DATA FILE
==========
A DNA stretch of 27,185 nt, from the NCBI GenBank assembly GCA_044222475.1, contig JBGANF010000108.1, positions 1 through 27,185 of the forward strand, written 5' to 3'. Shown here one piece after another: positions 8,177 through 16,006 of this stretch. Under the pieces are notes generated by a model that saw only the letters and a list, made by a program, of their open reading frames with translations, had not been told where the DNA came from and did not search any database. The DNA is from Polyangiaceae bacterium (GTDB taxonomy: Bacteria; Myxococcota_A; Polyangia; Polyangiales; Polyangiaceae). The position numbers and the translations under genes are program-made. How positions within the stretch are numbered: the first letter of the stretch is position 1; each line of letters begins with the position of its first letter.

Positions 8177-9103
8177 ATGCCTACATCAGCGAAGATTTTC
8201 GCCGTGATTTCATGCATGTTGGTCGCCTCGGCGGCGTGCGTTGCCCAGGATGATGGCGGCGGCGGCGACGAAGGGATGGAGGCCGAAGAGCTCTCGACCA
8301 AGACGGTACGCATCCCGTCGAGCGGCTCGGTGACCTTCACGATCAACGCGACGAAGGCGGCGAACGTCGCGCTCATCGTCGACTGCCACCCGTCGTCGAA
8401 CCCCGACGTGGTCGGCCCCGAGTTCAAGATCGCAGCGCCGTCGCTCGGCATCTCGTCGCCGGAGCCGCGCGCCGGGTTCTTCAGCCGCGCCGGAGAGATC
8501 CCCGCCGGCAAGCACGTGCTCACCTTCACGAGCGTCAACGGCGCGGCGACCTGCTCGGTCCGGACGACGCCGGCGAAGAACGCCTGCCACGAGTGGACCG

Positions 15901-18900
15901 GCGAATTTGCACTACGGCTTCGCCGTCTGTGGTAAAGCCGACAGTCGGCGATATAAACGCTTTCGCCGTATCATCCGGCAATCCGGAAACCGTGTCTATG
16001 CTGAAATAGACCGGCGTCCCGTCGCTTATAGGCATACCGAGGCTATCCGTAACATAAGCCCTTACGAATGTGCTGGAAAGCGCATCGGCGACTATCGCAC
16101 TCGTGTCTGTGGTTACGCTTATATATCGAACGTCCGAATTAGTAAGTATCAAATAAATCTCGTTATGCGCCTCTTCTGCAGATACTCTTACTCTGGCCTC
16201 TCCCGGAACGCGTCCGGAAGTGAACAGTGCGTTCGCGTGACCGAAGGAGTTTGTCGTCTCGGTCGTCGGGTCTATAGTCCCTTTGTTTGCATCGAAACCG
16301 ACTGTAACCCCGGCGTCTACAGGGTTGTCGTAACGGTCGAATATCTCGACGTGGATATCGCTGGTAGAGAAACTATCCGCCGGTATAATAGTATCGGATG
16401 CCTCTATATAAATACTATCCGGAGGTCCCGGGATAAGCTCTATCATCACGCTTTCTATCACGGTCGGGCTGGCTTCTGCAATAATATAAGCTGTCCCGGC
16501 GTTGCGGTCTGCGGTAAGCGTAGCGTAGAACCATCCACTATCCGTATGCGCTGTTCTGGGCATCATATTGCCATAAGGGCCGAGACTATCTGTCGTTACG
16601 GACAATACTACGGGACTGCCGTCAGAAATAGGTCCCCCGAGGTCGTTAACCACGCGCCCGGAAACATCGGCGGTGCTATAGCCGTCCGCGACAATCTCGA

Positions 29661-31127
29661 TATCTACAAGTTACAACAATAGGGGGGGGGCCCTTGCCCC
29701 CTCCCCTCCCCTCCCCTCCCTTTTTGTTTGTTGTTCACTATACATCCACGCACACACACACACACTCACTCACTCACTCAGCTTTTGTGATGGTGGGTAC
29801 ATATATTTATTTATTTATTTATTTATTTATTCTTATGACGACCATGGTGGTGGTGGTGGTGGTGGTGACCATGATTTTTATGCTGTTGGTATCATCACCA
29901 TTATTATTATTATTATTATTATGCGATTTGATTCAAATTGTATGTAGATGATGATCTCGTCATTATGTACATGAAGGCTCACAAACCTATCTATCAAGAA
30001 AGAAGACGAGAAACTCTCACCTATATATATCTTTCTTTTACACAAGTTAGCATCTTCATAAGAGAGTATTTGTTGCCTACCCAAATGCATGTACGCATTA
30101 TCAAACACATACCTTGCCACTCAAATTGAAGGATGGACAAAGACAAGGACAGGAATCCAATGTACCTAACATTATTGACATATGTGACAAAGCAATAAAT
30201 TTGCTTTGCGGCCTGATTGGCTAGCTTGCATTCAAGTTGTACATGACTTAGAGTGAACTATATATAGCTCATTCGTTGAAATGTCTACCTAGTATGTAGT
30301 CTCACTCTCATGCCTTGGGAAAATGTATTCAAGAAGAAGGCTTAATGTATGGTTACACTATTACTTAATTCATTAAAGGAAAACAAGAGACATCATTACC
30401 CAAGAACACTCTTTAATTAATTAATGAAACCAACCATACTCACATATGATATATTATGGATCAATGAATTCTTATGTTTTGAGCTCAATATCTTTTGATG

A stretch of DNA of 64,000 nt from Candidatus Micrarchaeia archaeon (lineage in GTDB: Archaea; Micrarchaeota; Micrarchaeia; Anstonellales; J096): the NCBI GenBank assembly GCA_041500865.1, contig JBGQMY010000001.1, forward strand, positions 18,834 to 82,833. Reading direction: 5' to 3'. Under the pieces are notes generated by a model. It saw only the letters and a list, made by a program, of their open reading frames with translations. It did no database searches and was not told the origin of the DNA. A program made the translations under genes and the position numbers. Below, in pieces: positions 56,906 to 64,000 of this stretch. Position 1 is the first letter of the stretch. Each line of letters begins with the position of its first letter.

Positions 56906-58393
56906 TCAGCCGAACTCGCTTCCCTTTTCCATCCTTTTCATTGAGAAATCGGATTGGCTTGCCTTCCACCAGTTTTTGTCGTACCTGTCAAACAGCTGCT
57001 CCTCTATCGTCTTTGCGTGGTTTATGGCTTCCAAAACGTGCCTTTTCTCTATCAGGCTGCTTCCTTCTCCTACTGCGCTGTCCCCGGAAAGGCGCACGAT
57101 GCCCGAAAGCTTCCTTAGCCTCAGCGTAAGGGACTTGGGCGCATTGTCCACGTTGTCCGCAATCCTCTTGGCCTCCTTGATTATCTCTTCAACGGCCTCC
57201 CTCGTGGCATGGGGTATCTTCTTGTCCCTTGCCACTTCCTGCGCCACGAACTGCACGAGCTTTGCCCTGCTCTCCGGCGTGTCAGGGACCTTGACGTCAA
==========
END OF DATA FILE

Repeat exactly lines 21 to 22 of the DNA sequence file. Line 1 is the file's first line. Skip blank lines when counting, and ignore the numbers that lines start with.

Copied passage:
29901 TTATTATTATTATTATTATTATGCGATTTGATTCAAATTGTATGTAGATGATGATCTCGTCATTATGTACATGAAGGCTCACAAACCTATCTATCAAGAA
30001 AGAAGACGAGAAACTCTCACCTATATATATCTTTCTTTTACACAAGTTAGCATCTTCATAAGAGAGTATTTGTTGCCTACCCAAATGCATGTACGCATTA